Unfortunately, when we treated his anxiety and depression with an SSRI in 7th grade, he had a prolonged intense manic reaction. We know now that his mood issues are far greater than any challenges he ever had with ADHD. I'm not saying that's the case for your difficult child, but I do think you need to look at the interplay between ADHD and mood issues and how they're treated.

    To answer your question, I don't know firsthand if boys become as moody as girls at puberty because difficult child 1's big mood issues surfaced right when he started puberty. All I do know is that our psychiatrist said things should improve when difficult child 1 gets to the other side of puberty. We can only hope!

  4. flutterbee

    flutterbee Guest

    My interpretation is that he's beating himself up about his schoolwork and grades. Couple that with puberty, the stress of trying to bring his grades up and if he was the least bit tired then you get what you see.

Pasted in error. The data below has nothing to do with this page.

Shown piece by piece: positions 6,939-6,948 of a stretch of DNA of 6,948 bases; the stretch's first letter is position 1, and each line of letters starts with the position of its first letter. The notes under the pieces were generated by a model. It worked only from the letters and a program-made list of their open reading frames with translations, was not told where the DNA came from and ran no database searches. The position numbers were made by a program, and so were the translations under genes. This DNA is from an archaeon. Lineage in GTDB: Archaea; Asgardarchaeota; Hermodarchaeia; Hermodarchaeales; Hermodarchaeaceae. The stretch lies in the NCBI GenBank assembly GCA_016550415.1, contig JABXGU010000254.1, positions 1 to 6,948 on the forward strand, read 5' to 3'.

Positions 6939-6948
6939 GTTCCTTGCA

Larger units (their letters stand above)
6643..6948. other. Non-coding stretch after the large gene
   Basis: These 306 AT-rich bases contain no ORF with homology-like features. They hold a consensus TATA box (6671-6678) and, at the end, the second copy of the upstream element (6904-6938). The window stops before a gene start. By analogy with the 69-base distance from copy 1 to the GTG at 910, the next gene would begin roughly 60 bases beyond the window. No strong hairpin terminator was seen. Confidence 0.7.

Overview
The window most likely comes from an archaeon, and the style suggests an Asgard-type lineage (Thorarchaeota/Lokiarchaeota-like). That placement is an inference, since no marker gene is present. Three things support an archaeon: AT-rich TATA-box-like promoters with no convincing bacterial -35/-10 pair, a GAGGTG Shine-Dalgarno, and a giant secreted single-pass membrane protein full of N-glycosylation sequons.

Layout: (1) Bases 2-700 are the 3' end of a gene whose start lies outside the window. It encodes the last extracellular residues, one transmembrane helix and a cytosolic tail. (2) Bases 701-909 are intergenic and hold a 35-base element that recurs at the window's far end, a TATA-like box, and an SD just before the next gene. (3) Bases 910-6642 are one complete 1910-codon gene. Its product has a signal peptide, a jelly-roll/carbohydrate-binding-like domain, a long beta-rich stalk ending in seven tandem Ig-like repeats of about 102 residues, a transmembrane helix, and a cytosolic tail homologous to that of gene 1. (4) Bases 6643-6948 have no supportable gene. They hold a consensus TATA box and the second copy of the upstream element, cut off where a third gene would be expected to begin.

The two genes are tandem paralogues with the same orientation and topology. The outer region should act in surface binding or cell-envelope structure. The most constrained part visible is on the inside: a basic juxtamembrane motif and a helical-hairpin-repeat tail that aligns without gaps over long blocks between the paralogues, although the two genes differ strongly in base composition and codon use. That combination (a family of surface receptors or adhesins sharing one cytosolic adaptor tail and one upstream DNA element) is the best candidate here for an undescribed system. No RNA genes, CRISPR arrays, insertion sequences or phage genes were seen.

In other recent posts you mentioned that he hadn't asked all of his teachers for extra work - I think it was only Science. There could be different reasons for that, but with this post I'm wondering if he became overwhelmed by it. If it just seemed daunting. Then crunch time hits and he has to do something. And now maybe he feels like it's too late. And he's panicking and beating himself up.

    Some people are much harder on themselves than anyone else ever could be. It's a combination of things: low self-esteem, anxiety, perfectionism caused by those two things (even though perfectionism doesn't always look like what we expect it to).

    I think re-visiting the therapist and uncovering the real reason behind this incident is a good idea. He's at that age where it's easy for depression to hit (because of puberty) - especially with his hx and diagnosis. I mentioned this in another post, but when my son was that age the Health Dept surveyed the students at the junior high and found that at any given time 20% of the student body had symptoms of depression.

    I think you had said that you were going to wait until the report cards came to let him know that he wasn't going to repeat the grade. in my opinion, it would be a good idea to go ahead and let him know that you have talked to the school and he will be moving onto the next grade. I worry that otherwise he's going to make himself sick over this.